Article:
Iligan mayor to residents: Shoot terrorists, defend yourselves
ILIGAN CITY—The mayor of the northern Mindanao city of Iligan, which has been on edge since gun battles erupted between government forces and terrorist groups in nearby Marawi City last week, has ordered his armed constituents to shoot terrorists who would force their way into their homes.
Mayor Celso Regencia issued the order during a meeting on Monday with the city’s 44 village chiefs, saying armed residents should take action to protect their families and properties.
“I am issuing this order to residents of Iligan who legally possessed weapons, but please do not commit abuses such as bringing your weapons outside you homes. You can only use it once your life is in danger and the terrorists will enter your homes,” he said.
He did not say how residents could tell whether a person was a terrorist.
Many residents of Iligan, about 25 kilometers north of Marawi City, have been worried about the possible spillover
of the violence after the gun battles nearly emptied the predominantly Muslim city of its over 200,000 residents and prompted President Duterte to declare martial law in the whole of Mindanao.
Government troops backed by tanks, helicopter gunships and bombers, have been trying to dislodge gunmen from the Maute group and the Abu Sayyaf faction led by Isnilon Hapilon for the past seven days. The Maute group and Hapilon have pledged allegiance to Islamic State (IS).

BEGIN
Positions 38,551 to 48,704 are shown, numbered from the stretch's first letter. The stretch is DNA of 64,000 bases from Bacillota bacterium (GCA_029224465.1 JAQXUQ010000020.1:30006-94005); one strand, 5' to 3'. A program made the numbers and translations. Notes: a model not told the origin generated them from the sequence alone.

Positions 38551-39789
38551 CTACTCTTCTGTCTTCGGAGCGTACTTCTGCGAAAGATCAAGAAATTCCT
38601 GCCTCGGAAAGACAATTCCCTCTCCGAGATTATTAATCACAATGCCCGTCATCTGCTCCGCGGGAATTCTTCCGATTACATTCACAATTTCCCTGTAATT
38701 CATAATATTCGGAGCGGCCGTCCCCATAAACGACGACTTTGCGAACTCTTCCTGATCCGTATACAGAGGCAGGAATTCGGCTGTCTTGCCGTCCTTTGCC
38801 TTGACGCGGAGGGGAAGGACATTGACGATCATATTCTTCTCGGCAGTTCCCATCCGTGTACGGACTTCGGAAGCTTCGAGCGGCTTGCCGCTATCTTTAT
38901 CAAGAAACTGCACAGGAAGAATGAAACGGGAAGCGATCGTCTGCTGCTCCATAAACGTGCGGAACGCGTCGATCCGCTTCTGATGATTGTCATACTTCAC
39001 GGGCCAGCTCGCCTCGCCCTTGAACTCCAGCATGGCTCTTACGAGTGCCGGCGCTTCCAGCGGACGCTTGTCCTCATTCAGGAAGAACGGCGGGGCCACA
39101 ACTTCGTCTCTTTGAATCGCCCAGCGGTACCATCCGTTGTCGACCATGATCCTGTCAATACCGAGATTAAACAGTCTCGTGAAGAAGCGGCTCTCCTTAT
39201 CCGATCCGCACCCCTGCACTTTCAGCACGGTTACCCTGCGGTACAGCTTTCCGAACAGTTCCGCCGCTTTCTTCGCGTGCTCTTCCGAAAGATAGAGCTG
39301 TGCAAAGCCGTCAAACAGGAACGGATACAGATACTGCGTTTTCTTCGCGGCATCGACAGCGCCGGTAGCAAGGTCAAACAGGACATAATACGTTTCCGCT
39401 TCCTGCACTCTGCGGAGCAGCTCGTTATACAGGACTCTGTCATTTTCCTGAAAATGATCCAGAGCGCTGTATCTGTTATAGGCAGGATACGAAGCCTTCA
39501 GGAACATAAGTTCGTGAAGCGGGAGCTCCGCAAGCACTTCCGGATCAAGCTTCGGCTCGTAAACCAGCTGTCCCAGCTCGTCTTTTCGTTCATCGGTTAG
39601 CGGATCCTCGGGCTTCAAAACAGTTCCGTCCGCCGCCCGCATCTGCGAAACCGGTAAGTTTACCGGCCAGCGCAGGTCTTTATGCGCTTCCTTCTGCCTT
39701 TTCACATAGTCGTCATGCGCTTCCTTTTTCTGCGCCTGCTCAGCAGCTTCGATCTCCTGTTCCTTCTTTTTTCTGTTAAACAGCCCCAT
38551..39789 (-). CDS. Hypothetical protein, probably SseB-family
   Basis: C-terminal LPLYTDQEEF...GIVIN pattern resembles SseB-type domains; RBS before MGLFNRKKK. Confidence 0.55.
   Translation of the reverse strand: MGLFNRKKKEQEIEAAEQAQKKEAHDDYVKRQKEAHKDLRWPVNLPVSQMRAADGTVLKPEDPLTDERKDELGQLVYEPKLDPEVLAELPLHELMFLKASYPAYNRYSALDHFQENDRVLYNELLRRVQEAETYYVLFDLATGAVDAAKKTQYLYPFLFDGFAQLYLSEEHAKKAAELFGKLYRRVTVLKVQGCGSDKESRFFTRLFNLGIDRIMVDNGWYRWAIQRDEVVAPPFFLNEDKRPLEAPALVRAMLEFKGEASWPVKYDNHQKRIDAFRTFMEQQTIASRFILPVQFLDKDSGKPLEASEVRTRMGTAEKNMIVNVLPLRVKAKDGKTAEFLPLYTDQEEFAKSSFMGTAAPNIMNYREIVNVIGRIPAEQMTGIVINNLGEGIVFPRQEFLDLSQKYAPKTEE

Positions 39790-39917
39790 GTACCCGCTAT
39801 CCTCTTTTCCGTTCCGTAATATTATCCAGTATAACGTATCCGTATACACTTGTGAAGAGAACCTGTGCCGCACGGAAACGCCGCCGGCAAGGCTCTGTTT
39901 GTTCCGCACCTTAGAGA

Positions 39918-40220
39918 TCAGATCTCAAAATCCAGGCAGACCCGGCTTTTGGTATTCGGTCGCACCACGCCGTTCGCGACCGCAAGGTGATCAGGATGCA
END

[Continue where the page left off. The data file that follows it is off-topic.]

Regencia said government forces were not fighting Muslims but terrorists, who would kill indiscriminately.
The mayor also urged residents not to openly share unverified information to avoid creating panic.
He said information should be shared only with authorities for verification, not on social media or text messages.
Documentation of refugees
Regencia said over 60,000 people had fled to his city from Marawi, but Leo Alicias of the Office of Civil Defense
in northern Mindanao has reported that authorities were having difficulty locating and documenting some refugees, especially those who had not sought shelter in evacuation centers here.
Alicias said they were coordinating with Marawi village officials to list down people who had fled the besieged city after clashes erupted there on May 23.
In Zamboanga City, Mayor Maria Isabelle Salazar maintained the no ID, no entry policy “to ensure the safety of everyone.” People wanting to enter the city “should be properly documented,” she said.
Salazar said there was no need to implement a curfew in her city, which experienced pitched gun battles during the three-week siege by followers of Moro rebel chief Nur Misuari in September 2013.
Zamboanga del Sur Gov. Antonio Cerilles said checkpoints had been established in the boundaries of his province and Lanao del Norte.
“Strong police visibility is observed in every corner and barangay officials are mandated to report new faces or visitors,” Cerilles said, adding that the province was not imposing any curfew.
In Sulu, Gov. Abdusakur Tan said “nothing has changed.”
“We are more preoccupied with the observance of Ramadan,” the Muslim holy month of fasting, he said.
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